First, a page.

31 October 2008
Today's announcement is hardly news, in that diligent theatre followers need only have Googled my name and Patrick Stewart's to see the rumours already confirmed—that we are both to appear onstage in a new production of Waiting for Godot. This site has stayed true to the embargo and is happy to coincide with the official announcement. My word is: "I am in work again. And I couldn't be happier".
When the National Theatre of Great Britain announced in its close-of-millenium poll that Waiting for Godot was the most significant English language play of the 20th century I agreed. After all, I was one of the voters. I first saw it when I was a student 50 years ago and the play was on tour through Manchester after it's tumultuous West End run, baffling, infuriating and astounding by turns.
Since then, I've seen the play a few more times and never quite enjoyed it as much as I've relished reading it. What is the urgency for yet another revival of the play? Well, it's the actors' fault. Not that in our case the cast had the idea—that was Sean Mathias, thinking up an opening production for his tenure at the Theatre Royal Haymarket in London where he is the new artistic director. But Sean knows me and Patrick Stewart well enough that we could be tempted with carrots and there are no more juicy parts amongst modern classics than Didi and Gogo—Vladimir and Estragon to you—the tramps who wait for Godot.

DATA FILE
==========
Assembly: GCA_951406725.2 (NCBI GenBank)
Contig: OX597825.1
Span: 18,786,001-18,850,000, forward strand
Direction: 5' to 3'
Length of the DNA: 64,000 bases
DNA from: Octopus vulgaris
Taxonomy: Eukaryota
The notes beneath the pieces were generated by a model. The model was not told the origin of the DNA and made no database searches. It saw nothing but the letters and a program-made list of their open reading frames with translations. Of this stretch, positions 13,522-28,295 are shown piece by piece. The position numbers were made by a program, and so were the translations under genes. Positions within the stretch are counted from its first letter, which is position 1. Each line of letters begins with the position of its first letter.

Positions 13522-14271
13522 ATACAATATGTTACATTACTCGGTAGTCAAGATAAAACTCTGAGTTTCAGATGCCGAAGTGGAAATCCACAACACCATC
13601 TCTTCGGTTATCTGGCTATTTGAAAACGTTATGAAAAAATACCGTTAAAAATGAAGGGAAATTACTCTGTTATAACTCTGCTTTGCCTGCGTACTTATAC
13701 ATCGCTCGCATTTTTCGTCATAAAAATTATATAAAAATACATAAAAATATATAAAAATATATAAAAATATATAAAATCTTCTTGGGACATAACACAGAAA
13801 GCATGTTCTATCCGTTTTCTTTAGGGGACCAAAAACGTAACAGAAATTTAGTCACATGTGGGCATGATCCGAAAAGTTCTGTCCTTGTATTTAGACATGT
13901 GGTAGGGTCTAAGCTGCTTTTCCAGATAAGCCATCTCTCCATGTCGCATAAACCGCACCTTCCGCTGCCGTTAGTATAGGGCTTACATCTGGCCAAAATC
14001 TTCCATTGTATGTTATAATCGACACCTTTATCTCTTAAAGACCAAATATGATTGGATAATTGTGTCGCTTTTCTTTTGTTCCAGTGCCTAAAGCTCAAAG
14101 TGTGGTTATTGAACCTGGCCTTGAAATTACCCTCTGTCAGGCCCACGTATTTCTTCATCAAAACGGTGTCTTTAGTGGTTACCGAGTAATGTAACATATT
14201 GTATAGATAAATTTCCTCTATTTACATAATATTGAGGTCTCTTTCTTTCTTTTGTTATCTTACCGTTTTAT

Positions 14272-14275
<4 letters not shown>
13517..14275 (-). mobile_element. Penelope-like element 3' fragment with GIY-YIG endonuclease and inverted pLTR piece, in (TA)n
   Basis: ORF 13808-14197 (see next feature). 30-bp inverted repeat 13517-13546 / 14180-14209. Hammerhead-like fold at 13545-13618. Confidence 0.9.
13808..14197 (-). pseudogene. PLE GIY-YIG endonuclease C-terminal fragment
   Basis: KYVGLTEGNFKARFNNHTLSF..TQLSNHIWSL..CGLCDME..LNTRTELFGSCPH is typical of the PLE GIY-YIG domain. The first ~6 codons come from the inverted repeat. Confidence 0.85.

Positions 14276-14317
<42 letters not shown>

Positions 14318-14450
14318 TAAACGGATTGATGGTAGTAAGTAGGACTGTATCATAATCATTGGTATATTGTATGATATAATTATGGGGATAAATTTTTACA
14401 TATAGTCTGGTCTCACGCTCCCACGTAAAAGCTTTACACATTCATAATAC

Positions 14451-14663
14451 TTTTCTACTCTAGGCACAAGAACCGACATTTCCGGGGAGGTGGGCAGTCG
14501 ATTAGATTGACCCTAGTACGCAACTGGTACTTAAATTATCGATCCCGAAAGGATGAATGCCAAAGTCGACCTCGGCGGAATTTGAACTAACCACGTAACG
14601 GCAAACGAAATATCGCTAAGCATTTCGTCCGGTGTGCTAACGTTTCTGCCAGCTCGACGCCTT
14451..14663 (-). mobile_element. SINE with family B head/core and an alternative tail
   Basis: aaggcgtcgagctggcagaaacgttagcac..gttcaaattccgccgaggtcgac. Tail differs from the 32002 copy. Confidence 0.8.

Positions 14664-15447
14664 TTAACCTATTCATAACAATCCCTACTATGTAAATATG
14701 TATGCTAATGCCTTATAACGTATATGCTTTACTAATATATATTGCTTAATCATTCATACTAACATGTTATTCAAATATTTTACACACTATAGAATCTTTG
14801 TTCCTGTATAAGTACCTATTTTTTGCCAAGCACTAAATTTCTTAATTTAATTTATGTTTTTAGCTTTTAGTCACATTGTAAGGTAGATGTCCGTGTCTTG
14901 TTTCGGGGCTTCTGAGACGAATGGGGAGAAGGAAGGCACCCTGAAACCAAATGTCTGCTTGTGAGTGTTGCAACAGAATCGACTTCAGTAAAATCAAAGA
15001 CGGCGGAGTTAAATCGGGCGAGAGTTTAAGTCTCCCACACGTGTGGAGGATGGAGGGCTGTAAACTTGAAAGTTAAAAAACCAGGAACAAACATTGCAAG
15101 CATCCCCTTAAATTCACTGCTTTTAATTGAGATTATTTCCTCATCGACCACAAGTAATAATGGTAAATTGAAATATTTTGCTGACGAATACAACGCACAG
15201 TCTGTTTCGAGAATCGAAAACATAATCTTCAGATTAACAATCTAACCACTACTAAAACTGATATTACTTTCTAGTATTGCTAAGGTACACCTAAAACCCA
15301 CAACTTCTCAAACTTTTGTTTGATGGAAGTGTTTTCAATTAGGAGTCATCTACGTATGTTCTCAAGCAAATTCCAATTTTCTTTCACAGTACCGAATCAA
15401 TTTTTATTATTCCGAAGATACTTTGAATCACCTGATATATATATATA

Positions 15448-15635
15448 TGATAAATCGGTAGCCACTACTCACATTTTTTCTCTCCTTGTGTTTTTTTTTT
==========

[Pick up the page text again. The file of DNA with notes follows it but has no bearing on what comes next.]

It's a shame that neither Patrick (from Yorkshire) and I (from Lanacashire) won't be seen in our home counties: nor can I promise there will be a post-London tour to rectify matters. Nor will we be transferring to Broadway who have their own imminent production Waiting for Godot with Bill Irwin and Nathan Lane directed by Anthony Page whom I last worked with, ironically, in Cowardice, written by the young Sean Mathias. There are months to go before rehearsals start and the tour begins. I'll be blogging on this site. In the meantime, choose your date and book your tickets.